In which The One displays his enormous balls by daring to criticize anyone else for perpetual campaigning. (And yes, I realize that he’s used this line before, which only makes it funnier.) This is a guy who, immediately after he was elected to the Senate in November 2004, gave this answer when asked whether he was thinking of higher office:
You know, I am a believer in knowing what you’re doing when you apply for a job. And I think that if I were to seriously consider running on a national ticket, I would essentially have to start now, before having served a day in the Senate. Now, there are some people who might be comfortable doing that, but I’m not one of those people.
Turns out he was one of those people. He spent the next two years building cred with the left by filibustering judges whom he admitted were qualified and voting present on Senate resolutions to chastise MoveOn.org for smearing his future CIA director. He declared his candidacy in early 2007, spent a year and a half running for president, and then studiously ignored his campaign promises to tackle the greatest fiscal challenge of our age because it would have been too darned risky for his reelection bid. Instead he pushed cheap, inconsequential budget gimmicks to set up a class-warfare campaign this year against the GOP and unconstitutional recess appointments in hopes of baiting the “do-nothing Congress” he wants to run against into being even more confrontational. (He spends several paragraphs of the speech you’re about to watch whining about Mike Lee’s vow to block all of his nominees in protest of the illegal Cordray appointment.) It’s all electoral maneuvering. It’s all about the campaign. Always.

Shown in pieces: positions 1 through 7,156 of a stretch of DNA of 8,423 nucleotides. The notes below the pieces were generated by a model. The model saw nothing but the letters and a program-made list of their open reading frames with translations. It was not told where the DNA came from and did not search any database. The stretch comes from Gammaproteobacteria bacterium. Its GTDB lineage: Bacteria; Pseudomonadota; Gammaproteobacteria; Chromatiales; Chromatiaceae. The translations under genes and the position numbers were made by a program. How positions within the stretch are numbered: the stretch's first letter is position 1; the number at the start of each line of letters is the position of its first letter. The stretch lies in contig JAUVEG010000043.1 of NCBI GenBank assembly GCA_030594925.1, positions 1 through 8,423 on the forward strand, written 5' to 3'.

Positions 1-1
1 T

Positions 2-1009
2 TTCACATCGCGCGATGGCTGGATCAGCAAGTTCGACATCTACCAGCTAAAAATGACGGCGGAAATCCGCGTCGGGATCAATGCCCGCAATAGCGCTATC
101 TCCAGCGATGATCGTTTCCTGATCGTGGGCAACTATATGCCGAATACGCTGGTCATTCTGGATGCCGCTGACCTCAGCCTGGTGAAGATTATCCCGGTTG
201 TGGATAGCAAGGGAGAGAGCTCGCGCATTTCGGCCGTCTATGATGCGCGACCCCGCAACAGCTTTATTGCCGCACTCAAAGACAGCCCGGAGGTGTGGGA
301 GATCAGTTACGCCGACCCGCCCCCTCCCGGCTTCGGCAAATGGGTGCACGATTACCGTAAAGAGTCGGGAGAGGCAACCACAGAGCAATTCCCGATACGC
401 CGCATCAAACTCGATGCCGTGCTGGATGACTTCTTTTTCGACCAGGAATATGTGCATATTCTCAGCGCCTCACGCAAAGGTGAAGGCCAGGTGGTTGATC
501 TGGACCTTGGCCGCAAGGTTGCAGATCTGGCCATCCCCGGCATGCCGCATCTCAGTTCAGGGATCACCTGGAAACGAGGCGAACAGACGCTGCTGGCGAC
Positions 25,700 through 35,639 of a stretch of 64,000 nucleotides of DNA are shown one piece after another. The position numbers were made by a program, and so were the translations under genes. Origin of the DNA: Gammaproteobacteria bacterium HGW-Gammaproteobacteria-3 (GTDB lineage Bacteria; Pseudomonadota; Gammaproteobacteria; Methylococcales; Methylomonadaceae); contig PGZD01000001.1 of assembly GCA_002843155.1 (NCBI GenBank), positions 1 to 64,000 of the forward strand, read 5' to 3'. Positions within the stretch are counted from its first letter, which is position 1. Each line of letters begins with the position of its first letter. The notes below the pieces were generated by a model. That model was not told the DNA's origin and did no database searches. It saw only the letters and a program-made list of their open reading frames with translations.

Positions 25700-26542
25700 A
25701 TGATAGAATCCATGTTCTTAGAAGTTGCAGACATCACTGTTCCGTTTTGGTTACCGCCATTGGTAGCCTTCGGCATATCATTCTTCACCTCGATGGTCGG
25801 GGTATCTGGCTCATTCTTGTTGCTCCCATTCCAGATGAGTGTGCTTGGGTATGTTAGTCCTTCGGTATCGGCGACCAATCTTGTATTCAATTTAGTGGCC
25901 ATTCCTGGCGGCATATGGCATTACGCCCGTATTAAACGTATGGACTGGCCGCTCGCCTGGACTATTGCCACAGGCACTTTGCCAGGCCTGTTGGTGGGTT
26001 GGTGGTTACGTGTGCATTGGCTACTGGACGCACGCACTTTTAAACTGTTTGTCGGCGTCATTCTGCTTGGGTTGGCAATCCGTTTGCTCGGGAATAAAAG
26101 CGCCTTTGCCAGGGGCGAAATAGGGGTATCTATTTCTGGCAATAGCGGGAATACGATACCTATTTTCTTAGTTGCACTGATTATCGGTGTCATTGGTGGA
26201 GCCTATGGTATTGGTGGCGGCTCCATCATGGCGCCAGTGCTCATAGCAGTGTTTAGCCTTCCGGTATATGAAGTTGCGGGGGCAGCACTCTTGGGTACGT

Here’s the weekly lecture followed by Marco Rubio’s response.